Reader’s digest: Waste not, want not

A small green leaf sits within an otherwise empty pan.
(Lucia Marquez-Uppman • The Student Life)

With cross-campus dining starting up again, it’s easy to overlook an eco-friendly and equally appealing culinary alternative: low-waste cooking. Cooking in dorms not only alleviates some of the pressure on dining hall workers, but also saves 5C students long waits in lines. 

Cooking can be daunting, though — especially for students who are living on their own for the first time. If you’re in a stew when it comes to dorm cooking, a low-waste approach is an easy, conscientious and affordable place to start.

The United States faces a massive food waste problem: approximately 35 percent of the nation’s food supply goes to waste and 8.2 percent of global greenhouse gas emissions are a product of food waste. In addition to these environmental issues, it is simply unjust for a portion of the population to waste food while others face food insecurity.   

Questioning the ethics of one’s diet can stir up many worries — things such as food production and business practices are often beyond consumers’ control and even entirely concealed from the public. Beating yourself up over the sustainability of the ingredients you use can quickly become financially unsustainable. Environmentally-conscious college students should, instead, focus on minimizing the waste they make when cooking. 

Most of the time, low-waste cooking just makes sense. Take, for example, leaving the skins on your root vegetables rather than throwing them away. Why make the effort to peel your potatoes when unpeeled potatoes take less time to prepare, taste nearly identical and give your meal an extra boost of fiber? 

The phrase “low-waste cooking” often whisks up visions of practices like using food scraps in recipes rather than throwing them away. But low-waste practices include many more hacks: shopping for low-waste groceries, using foods that fail to meet aesthetic standards and preventing food from going bad. 

Low-waste cooking is not a set of rules. Rather, it’s a creative mindset that shapes the way you cook, challenging you to come up with fresh solutions to eliminate wasteful cooking practices. In other words, low-waste cooking breeds innovation.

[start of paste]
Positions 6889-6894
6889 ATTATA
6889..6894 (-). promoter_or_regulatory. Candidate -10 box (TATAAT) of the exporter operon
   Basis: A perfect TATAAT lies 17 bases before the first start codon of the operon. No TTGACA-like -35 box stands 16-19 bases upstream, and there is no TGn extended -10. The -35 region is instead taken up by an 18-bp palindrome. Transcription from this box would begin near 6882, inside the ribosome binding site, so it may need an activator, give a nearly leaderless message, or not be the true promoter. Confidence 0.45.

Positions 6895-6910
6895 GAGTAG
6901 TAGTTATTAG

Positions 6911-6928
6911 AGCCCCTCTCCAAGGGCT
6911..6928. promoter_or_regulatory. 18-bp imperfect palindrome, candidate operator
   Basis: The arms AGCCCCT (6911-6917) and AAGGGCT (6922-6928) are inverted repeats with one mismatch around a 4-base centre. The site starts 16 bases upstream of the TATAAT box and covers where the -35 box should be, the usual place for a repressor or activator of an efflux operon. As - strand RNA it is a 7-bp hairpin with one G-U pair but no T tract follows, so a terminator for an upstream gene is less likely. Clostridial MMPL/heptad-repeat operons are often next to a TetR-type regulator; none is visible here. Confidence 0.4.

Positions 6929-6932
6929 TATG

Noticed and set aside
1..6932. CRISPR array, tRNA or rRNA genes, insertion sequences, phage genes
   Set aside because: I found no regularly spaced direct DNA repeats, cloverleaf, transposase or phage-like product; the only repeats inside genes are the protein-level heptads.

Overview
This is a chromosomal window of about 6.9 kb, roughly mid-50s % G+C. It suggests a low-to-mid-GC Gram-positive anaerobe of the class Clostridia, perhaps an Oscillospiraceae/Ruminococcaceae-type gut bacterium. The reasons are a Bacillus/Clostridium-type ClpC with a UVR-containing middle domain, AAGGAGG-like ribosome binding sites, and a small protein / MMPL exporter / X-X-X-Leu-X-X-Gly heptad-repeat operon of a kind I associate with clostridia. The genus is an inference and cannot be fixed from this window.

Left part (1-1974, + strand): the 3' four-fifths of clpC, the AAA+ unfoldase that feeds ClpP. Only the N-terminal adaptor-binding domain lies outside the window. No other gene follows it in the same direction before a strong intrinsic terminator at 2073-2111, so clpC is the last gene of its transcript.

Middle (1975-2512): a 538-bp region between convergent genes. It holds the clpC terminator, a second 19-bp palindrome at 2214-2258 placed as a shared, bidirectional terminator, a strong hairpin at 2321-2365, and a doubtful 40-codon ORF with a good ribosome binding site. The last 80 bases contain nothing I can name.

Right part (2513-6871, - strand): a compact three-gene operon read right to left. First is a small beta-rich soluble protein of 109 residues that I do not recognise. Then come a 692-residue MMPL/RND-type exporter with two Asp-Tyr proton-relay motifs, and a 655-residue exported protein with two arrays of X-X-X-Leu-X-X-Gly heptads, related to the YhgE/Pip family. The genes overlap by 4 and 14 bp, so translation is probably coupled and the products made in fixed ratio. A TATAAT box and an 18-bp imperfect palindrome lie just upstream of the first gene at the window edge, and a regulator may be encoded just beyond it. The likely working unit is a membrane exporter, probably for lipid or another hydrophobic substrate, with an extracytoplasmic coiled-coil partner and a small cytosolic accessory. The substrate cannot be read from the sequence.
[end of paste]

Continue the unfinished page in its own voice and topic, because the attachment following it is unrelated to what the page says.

Before you cook

The first step before embarking on any cooking journey, waste or low-waste, is to take stock of what you have. Dorm and demo kitchens around the 5Cs usually have some basic supplies and even pantry items, but these aren’t always reliable. An affordable and eco-friendly option is to find essentials you need at a thrift store, such as mixing bowls, cutting boards and even pots and pans.

Planning out your grocery haul is one of the simplest ways to reduce food waste. When it comes to perishable goods, purchase less to prevent having excess that goes bad. When you buy produce, opt for unpackaged instead of heavily packaged items. When you buy things in jars, choose glass containers that you can reuse over plastic ones.

Freezing food is a quick and easy way to increase the longevity of your ingredients and leftovers; freezing chopped aromatics and herbs and adding them to your dish when you’re ready to cook can also save you prep time.

While you cook

This is where low-waste methods really allow you to cook up unconventional culinary practices. Think about the odds and ends of produce that would normally be discarded — skins, stems, leaves — and consider how you might put them to use. Now is the time to shed certain food anxieties: consuming “ugly” produce or wilted greens might seem scary, but doing so is often perfectly safe.  

A pack of dish cloths can go a long way. I’ve found that, personally, paper towels are my most prominent source of waste when I cook at college. They can be used for drying dishes, cleaning up messes, drying washed produce, pressing tofu and countless other things — they’re just so convenient. But reusable dish cloths get the job done just as effectively and are much better for the planet.

After you cook

Compost! Take advantage of the food waste bins around campus. Freeze inedible scraps and take note of the bins closest to you. If you have to throw away food, try not to send it to a landfill.

If you find yourself about to throw away food that’s safe to eat, offer it to your friends. If you don’t want to talk to anyone, you could even leave it in your dorm kitchen with a note. Always remember to take care to clean up after you’re done — and leave minimal waste.

Sadie Matz SC ’24 is a loyal Cook’s Illustrated fan from Brooklyn, New York. She cannot drive and will not take questions regarding the matter.  

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